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M.D. v. Verno

Superior Court of New Jersey, Appellate Division

June 20, 2013

M.D., Plaintiff-Appellant,
v.
MICHELE C. VERNO, Defendant-Respondent.

NOT FOR PUBLICATION WITHOUT THE APPROVAL OF THE APPELLATE DIVISION

Argued: May 30, 2013

On appeal from the Superior Court of New Jersey, Law Division, Atlantic County, L-2650-12.

Robert D. Herman argued the cause for appellant.

Elias T. Manos argued the cause for respondent (Nehmad Perillo & Davis, P.C., attorneys; Mr. Manos, on the brief).

Before Judges Axelrad and Sapp-Peterson.

PER CURIAM

Plaintiff appeals from the trial court's order dismissing his verified complaint and action for three writs of mandamus seeking to: (1) compel defendant Michele Verno, in her capacity as municipal court prosecutor, to dismiss the possession of narcotics paraphernalia charge because he was a participant in a sterile syringe access program; (2) prohibit Verno from dissuading pro se litigants from retaining counsel; and (3) prohibit the prosecution of those who are in possession of syringes and hypodermic needles who are participating in sterile syringe access programs. Judge Julio L. Mendez granted defendants' Rule 4:6-2(e) motion, concluding the decision to dismiss or not to dismiss a municipal court charge is solely discretionary. He additionally found there to be insufficient evidence to suggest Verno dissuaded plaintiff or other litigants from obtaining counsel. The judge further denied plaintiff's motion for summary judgment and motion to seal the complaint and use a fictitious name.[1] We affirm.

I.

In March 2012, plaintiff was charged with disorderly persons offense N.J.S.A. 2C:36-2, use or possession with intent to use drug paraphernalia, namely, twenty hypodermic needles and sixteen cap cookers. He appeared in Mullica Township Municipal Court and advised Verno he was a participant in the Atlantic City Syringe Access Program and had a State of New Jersey Syringe Access Program card and letter from the South Jersey AIDS Alliance to prove it. According to plaintiff, Verno advised she would not dismiss the charge and the only agreement she would permit was him entering into a conditional discharge program, submitting to urine screens for two years at his expense, and paying $800 in fines. Plaintiff requested an adjournment to retain counsel, claiming Verno responded that the offer was "not going to get any better." Verno did, however, recommend the adjournment, which the court granted.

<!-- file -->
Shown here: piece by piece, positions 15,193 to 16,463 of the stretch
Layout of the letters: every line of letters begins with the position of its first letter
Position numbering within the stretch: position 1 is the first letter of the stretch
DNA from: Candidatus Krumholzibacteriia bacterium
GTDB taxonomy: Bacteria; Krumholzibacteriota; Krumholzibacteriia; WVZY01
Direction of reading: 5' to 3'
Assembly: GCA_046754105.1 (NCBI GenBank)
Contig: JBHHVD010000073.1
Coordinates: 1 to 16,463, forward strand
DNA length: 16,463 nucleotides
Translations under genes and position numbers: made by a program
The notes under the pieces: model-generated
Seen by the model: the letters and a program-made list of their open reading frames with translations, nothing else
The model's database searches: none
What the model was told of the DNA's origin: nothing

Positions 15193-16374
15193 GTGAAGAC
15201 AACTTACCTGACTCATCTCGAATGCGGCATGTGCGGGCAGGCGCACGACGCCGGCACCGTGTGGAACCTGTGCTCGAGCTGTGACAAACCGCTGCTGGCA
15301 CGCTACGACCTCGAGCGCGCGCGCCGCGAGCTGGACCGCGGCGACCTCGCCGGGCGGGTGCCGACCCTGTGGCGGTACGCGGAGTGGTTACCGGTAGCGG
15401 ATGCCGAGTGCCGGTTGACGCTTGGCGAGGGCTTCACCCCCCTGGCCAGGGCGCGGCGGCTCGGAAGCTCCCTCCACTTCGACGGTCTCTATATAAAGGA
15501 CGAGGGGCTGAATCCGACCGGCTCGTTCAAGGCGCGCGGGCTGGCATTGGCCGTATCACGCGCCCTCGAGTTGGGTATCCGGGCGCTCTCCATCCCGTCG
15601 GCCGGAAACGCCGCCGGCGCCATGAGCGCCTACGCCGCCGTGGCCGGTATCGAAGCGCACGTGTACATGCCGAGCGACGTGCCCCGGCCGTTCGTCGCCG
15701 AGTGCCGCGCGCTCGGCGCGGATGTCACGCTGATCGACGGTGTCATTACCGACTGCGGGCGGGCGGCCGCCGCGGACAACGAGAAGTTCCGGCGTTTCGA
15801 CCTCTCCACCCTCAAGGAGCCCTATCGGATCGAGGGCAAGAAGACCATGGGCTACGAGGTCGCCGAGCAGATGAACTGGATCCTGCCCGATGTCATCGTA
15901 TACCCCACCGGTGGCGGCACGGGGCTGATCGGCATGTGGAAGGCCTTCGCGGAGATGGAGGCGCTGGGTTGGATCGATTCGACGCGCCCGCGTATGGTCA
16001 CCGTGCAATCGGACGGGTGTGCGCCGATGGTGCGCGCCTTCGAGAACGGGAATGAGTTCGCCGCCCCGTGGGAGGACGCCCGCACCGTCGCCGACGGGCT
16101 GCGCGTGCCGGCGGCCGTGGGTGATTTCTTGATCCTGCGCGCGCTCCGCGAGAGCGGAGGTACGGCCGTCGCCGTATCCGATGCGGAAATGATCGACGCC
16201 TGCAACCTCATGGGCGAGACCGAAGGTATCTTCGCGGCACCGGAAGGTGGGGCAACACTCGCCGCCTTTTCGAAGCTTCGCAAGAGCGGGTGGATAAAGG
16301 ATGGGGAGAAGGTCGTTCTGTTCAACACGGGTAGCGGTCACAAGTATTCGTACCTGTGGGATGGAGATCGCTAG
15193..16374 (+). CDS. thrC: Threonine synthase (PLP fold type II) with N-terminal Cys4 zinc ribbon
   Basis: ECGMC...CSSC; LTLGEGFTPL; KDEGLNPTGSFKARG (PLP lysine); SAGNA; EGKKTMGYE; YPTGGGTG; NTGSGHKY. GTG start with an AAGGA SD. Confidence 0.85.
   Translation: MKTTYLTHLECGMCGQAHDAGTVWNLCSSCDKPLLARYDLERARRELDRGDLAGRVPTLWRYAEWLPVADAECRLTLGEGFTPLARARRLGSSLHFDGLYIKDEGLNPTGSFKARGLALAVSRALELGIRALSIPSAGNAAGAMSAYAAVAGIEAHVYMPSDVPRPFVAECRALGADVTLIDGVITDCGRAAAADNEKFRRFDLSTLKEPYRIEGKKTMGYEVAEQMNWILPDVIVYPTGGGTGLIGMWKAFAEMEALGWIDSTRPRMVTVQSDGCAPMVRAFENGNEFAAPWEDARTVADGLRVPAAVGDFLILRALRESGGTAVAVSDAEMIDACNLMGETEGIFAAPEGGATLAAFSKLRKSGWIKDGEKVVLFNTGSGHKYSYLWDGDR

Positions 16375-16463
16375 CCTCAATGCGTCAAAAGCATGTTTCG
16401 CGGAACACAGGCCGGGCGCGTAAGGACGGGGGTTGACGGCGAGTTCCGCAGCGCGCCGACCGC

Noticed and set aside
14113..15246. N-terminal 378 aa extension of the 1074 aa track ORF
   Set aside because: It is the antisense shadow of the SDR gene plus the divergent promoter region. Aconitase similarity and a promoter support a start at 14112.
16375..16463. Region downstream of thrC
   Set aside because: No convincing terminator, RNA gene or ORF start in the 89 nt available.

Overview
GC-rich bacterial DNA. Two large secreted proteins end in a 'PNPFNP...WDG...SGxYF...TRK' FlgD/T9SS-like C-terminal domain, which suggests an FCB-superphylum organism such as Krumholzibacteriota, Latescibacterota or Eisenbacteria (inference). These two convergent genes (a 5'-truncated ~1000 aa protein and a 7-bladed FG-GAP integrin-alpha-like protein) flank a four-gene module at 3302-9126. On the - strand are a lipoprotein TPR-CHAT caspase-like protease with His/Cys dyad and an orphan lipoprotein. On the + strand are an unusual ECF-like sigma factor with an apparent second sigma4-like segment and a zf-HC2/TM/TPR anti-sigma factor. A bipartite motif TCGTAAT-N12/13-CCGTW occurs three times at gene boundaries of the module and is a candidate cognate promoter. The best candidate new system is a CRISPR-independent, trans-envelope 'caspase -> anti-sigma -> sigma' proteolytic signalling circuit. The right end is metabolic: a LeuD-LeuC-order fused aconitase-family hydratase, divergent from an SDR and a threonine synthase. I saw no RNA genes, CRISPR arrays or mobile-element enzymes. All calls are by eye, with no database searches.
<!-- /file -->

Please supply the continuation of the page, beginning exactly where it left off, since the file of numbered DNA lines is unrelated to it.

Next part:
In the interim, plaintiff filed a verified complaint naming as defendants Verno and the Mullica Township Municipal Court, seeking a writ of mandamus dismissing the complaint against him because he was a participant in a syringe access program, N.J.S.A. 2C:36-6a, [2] or alternatively, a motion to dismiss the complaint pursuant to N.J.S.A. 2C:2-11 as a de minimis infraction.[3] He also filed a motion to seal the complaint and utilize a fictitious name pursuant to Rule 1:38. Plaintiff subsequently filed another motion for a second writ of mandamus to preclude Verno from dissuading pro se litigants from obtaining independent counsel in municipal court.

Defendants filed a motion to dismiss the verified complaint with prejudice for failure to state a claim, R. 4:6-2(e), and opposed M.D.'s petition for writs of mandamus and motion to seal and utilize a fictitious name. In response, plaintiff filed a cross-motion for partial summary judgment and a third writ of mandamus, this one requiring Verno to "follow" N.J.S.A. 2C:36-6a "in Mullica Township" and prohibit her from prosecuting individuals in possession of syringes and hypodermic needles who participate in lawful sterile syringe access programs.

On July 13, 2012, following oral argument, [4] Judge Mendez issued a written decision and order, granting defendants' motion and dismissing plaintiff's complaint in its entirety with prejudice and requests for mandamus relief. He also denied plaintiff's motion to seal the complaint and utilize a fictitious name. The judge recited the procedural history, relevant case law and statutes, and the standard of review for a dismissal of a complaint pursuant to Rule 4:6-2(e). He concluded that viewing both counts of plaintiff's verified complaint with liberality and assuming the truthfulness of all its allegations, see Printing Mart-Morristown v. Sharp Elecs., 116 N.J. 739, 746 (1989), the complaint failed to state a claim for relief.

Addressing the first count seeking to compel Verno's dismissal of plaintiff's pending criminal charges based on his participation in the sterile ...


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